14. How can I validate that my discrete filing submission was accepted properly by the BSA E-Filing System?

After clicking “Submit,” the submission process begins. Once your filing is accepted into the BSA E-Filing System, a “Confirmation Page” pop-up will appear with the following information:

  • Tracking ID (A unique tracking ID assigned to the filing by BSA E-Filing)
  • Date and time of the submission
  • Submission Type
  • Owner (submitter) Name
  • Owner (submitter) email address
  • Filing Name

An email will also be sent to the email address associated with your BSA E-Filing account indicating your submission has been “Accepted” for submission into the BSA E-Filing System.

If the Confirmation Page pop-up is not displayed, your filing was not accepted for submission by the BSA E-Filing System. If you are returned to the BSA E-Filing System login page, your connection has timed out and you must login to the BSA E-Filing System and resubmit your report. It is recommended that you first close out of your browser and then re-open it before attempting to log into the BSA E-Filing System again.

Once your report is accepted and a confirmation page pop-up is displayed, the status of your report can be viewed by clicking on the “Track Status” link on the left navigation menu. The status will appear as “Accepted.”

Within 48 hours, your report will be formally acknowledged as having been successfully processed for inclusion in FinCEN’s data base. The status will change to “Acknowledged” in the “Track Status” view. In addition, a secure message containing the official BSA ID assigned to your report will be sent to your “Secure Mailbox.”

FAQs associated with Part I of the FinCEN CTR

15. I am filing the FinCEN CTR on an entity; however, the selections in Item 2a-2c all reference a person. What selection would I choose when filing on an entity?

Under the BSA regulations, the definition of “person” found at 31 CFR 1010.100(mm)  is “an individual, a corporation, a partnership, a trust or estate, a joint stock company, an association, a syndicate, joint venture, or other unincorporated organization or group, an Indian Tribe (as that term is defined in the Indian Gaming Regulatory Act), and all entities recognizable as legal personalities.” Since an entity cannot physically conduct a transaction, the only selection that would apply is 2c “Person on whose behalf transaction was conducted.” In addition, if filing on an entity, a filer must select the checkbox (Item 4b) for “If entity” in Part I.

16. What if more than one “role” (Item 2) applies to the person being listed in Part I?

If more than one Item 2 option applies to a person involved in the transaction(s), filers should complete only one Part I on that person with only one entry in Item 2 pursuant to the following construct:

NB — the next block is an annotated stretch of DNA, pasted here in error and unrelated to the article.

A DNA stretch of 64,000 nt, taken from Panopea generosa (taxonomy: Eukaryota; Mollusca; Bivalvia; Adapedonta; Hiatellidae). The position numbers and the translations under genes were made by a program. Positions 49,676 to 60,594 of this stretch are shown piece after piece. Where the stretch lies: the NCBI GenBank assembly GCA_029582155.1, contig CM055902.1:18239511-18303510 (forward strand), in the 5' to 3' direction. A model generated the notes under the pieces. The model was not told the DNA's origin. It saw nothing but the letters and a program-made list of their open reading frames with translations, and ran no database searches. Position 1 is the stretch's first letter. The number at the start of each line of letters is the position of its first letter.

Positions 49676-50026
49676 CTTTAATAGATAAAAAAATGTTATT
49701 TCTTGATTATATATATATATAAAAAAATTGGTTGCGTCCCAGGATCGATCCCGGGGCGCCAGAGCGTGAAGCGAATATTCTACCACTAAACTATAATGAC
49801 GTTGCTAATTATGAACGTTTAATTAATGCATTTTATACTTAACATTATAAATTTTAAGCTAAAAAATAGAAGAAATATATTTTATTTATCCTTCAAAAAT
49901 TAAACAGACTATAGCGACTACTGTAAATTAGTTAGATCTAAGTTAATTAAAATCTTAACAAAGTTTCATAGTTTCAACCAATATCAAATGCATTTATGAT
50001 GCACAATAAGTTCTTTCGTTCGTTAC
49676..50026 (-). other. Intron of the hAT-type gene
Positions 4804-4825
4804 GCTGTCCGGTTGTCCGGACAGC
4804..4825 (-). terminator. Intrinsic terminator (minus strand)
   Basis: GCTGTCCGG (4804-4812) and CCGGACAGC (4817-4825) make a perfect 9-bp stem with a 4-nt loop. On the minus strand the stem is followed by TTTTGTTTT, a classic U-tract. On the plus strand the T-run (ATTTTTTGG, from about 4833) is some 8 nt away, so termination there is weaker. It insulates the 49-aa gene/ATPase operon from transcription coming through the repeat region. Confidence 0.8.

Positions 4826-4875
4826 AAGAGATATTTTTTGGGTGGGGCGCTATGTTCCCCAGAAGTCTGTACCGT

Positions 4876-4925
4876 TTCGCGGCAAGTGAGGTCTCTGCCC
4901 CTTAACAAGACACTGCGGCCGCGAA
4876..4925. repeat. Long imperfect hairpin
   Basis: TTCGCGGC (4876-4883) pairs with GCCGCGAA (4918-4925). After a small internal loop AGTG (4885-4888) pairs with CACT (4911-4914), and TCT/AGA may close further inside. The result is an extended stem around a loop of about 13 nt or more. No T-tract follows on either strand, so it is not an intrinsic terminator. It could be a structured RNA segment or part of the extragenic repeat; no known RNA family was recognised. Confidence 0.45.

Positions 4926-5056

When to select Option 2a: In addition to when only Option 2a applies, filers should select Option 2a “Person conducting transaction on own behalf” if 1) Options 2a, 2b, and 2c apply; 2) Options 2a and 2b apply; or 3) Options 2a and 2c apply.

When to select Option 2b: In addition to when only Option 2b applies, filers should select Option 2b “Person conducting transaction for another” if both Options 2b and 2c apply and Option 2a does not apply.

When to select Option 2c: Filers should select Option 2c “Person on whose behalf transaction was conducted” only on the person for whom the transaction is conducted. This person cannot have other roles within the transaction or the options would apply.

When to select Option 2d: In addition to when only Option 2d applies, filers should select “Courier Service (private)” if multiple options that include 2d “Courier service (private)” apply.

17. Should we aggregate "multiple transactions”? What is the proper way to complete a CTR on transactions involving multiple business entities?

Yes. All the individual transactions a financial institution has knowledge of being conducted by or on behalf of the same person during a single business day must be aggregated. Debits must be added to debits, and credits must be added to credits. If cash debit or credit totals exceed $10,000 in a business day, a CTR is required. If debits and credits each exceed $10,000, they can each be reported on a single CTR, but financial institutions should not off-set debits and credits against one another or reconcile for reporting purposes cash-in transactions with cash-out transactions. Multiple transactions in currency must be treated as a single transaction if the financial institution “has knowledge that they are by or on behalf of any person and result in either cash in or cash out totaling more than $10,000 during any one business day.”

In this regard, institutions should refer to FinCEN Rulings FIN-2001-R002  and FIN-2012-G001 . For example, the requirement to file a CTR may be triggered by an individual depositing more than $10,000 into multiple business accounts. In that case, the filing should be completed with those entities on whose behalf the transaction(s) were conducted and on the individual who conducted the transaction (Part I). In a situation where multiple withdrawals involving several individuals have occurred throughout the day, common ownership may be relevant to a determination that aggregation is required. If multiple businesses are not operating separately and independently, the institution may reach the conclusion that their transactions should be aggregated. A CTR would be completed indicating those entities on whose behalf the transaction(s) were conducted and those individual(s) conducting the transaction(s). Each entity and individual would be listed in a respective Part I. This reasoning has traditionally been extended to the exemption process as well.

18. When do you check the “Multiple transactions” box (Item 3)?

Filers should check “Multiple transactions” (Item 3) if there were multiple cash-in or cash-out transactions of any amount conducted in a single business day by or for the person recorded in Part I. “Multiple transactions” is not the same as the Item 24 option “Aggregated transactions,” which only involves multiple transactions all of which are below the reporting requirements and requires at least one of the transactions to be a teller transaction. The use of Item 24 “Aggregated transactions” is discussed in more detail in FAQ #27.